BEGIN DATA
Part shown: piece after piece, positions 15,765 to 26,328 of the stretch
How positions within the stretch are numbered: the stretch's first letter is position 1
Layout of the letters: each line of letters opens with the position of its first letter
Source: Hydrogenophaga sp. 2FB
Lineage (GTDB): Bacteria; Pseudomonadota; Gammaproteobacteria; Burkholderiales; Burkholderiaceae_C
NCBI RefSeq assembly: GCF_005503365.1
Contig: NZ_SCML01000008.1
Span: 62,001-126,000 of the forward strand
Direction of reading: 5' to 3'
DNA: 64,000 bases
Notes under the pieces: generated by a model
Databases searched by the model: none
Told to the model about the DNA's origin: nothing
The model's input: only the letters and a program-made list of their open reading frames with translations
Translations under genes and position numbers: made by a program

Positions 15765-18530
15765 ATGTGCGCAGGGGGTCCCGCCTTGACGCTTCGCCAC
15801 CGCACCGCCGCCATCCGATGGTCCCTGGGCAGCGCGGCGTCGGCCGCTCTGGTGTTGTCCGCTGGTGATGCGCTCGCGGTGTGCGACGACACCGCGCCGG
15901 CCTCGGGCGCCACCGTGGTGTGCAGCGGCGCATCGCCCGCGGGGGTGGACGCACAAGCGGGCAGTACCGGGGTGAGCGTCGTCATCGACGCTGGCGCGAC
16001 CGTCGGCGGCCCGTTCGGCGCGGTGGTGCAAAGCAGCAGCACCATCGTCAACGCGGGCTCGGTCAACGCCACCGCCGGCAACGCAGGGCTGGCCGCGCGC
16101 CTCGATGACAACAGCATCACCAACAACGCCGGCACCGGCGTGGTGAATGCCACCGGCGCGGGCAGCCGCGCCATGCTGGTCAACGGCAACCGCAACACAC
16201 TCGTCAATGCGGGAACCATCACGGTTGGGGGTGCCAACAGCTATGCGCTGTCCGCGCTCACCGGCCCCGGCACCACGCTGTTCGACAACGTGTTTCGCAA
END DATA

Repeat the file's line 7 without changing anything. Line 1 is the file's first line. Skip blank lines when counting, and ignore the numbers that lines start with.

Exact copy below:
Contig: NZ_SCML01000008.1